The Trump administration has not exactly proven itself remotely open to outside counsel — quite the opposite, really. It would probably be easier to push a cruise ship a different direction with one hand than it is to redirect their policy pushes once they get them in motion. This week, the Environmental Protection Agency (EPA) as led by Trump appointee Andrew Wheeler has threatened to strip as much as $19 billion in federal highway funding for California if the state doesn’t submit updated plans to bring areas with dirty air into compliance with federal Clean Air Act standards. The demand is ironic — it’s the state’s waiver under the Clean Air Act to set their own emissions standards that the Trump EPA just moved to end last week, and the state says they need the cleaner cars to bring their air quality up to par.
Still, discussing the environmental clean-up implementation plans in question, Wheeler claimed in a letter to California Air Resources Board Chair Mary Nichols:
‘Since the 1970s, California has failed to carry out its most basic tasks under the Clean Air Act. California has the worst air quality in the United States… We recommend that California withdraw its backlogged and unapprovable SIPs… In the event California fails to withdraw them, the EPA will begin the disapproval process… As you know, if the EPA disapproves a SIP, that triggers statutory clocks for highway funding sanctions, which could result in a prohibition on federal transportation projects and grants in certain parts of California.’
Nichols has acknowledged the dirty air that Wheeler points to, but the Trump administration appears to be absolutely refusing to engage on any substantive level to clean up the air as efficiently as possible. Instead, they’re engaging in a political tit-for-tat and demanding concerned interests like California simply fall in line with the system the Trump administration has set in motion.
In response to the Trump administration’s rollback of California’s permission to set their own emissions standards, the state and almost two dozen others — and even the governments of a few major cities — have taken the Trump team to court, arguing their move was arbitrary and capricious.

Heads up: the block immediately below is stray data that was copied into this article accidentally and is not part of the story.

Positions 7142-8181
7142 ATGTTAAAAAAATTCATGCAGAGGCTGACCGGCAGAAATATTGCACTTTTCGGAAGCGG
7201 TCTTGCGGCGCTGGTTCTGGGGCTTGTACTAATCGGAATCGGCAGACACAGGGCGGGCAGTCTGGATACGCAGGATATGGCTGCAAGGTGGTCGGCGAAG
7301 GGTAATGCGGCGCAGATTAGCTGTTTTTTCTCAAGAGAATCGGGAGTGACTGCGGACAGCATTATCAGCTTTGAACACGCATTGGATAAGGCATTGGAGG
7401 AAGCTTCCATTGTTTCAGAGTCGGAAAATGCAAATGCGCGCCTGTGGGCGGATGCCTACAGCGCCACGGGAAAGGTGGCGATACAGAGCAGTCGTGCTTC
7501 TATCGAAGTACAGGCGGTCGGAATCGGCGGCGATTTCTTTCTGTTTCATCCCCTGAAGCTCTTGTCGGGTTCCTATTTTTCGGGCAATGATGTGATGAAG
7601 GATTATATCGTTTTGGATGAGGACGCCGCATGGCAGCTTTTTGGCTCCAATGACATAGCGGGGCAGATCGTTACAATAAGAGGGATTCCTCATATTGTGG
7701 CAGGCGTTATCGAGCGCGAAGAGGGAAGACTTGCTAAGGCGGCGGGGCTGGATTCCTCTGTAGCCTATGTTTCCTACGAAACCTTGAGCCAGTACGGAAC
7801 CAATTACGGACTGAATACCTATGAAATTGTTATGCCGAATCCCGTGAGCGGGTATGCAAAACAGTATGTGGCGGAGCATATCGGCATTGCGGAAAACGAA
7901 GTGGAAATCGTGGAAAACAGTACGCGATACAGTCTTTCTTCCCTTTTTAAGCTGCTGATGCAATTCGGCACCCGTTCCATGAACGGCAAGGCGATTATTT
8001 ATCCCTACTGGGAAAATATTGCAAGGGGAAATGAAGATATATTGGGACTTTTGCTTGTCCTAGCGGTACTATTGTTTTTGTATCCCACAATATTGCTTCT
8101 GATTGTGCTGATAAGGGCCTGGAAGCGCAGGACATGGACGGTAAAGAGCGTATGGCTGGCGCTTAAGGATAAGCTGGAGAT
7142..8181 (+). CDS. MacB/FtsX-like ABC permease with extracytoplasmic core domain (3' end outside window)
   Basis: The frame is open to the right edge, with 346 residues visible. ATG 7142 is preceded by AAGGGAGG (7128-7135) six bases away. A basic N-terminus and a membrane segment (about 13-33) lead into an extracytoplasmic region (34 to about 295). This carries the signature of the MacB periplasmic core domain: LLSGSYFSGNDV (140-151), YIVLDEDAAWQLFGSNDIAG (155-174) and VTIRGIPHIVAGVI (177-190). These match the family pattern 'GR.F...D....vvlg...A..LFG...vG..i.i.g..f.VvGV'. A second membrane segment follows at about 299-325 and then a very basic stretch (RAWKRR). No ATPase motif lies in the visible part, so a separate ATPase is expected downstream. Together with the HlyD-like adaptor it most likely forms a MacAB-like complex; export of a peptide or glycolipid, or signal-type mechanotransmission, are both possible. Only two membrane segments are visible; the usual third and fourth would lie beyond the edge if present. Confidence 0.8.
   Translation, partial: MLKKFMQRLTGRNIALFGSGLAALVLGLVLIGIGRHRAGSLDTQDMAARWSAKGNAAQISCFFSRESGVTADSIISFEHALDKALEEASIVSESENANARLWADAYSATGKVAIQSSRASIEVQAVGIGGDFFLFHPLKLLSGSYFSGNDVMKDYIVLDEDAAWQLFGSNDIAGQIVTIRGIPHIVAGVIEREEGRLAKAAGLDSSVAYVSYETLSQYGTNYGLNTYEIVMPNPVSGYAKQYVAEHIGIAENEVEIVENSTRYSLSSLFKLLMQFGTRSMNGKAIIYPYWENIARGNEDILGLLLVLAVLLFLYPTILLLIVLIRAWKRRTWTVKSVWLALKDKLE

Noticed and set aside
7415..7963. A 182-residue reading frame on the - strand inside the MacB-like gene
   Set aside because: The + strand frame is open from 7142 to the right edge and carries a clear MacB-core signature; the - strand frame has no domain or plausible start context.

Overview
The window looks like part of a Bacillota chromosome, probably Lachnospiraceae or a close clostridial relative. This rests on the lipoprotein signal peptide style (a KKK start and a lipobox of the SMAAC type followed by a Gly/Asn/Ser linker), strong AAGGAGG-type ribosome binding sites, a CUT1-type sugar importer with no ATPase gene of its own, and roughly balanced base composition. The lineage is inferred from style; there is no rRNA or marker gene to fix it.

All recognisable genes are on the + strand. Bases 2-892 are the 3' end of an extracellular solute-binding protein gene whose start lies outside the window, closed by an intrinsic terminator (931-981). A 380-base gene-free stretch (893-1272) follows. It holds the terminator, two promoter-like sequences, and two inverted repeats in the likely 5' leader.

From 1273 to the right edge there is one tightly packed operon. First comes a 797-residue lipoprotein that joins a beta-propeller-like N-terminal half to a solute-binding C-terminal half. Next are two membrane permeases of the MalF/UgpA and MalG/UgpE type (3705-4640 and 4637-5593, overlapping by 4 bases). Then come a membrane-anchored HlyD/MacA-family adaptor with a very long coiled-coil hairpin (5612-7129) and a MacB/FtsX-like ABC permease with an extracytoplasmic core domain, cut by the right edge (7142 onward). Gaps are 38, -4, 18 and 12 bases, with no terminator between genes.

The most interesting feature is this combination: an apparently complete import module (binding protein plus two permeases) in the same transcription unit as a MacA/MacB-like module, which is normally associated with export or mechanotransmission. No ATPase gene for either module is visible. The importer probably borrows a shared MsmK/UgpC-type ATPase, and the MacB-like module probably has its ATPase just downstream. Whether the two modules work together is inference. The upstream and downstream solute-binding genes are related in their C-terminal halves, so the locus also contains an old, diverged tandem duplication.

Nichols has insisted:
‘The standards that we are now in the process of enforcing are necessary to protect the public health and welfare, not just because we care about the future of the planet or polar bears, it’s because we actually need these extra clean cars in order to meet the health standards that are set by the federal government that we violate now on a very regular basis throughout Southern California and the San Joaquin Valley.’
On Monday, at a climate conference in New York, California Governor Gavin Newsom bluntly insisted:
‘I don’t know what the hell happened to this country that we have the President that we do today, on this issue. It’s a damn shame, it really is. I’m not a little embarrassed about it, I’m absolutely humiliated by what’s going on.’
Trump can’t even be trusted to treat the conversation seriously. This week, he — as, remember, the president of the United States — took to Twitter to mock prominent teenage climate activist Greta Thunberg. He’s a world leader, and this is what he’s doing.
Featured Image via screenshot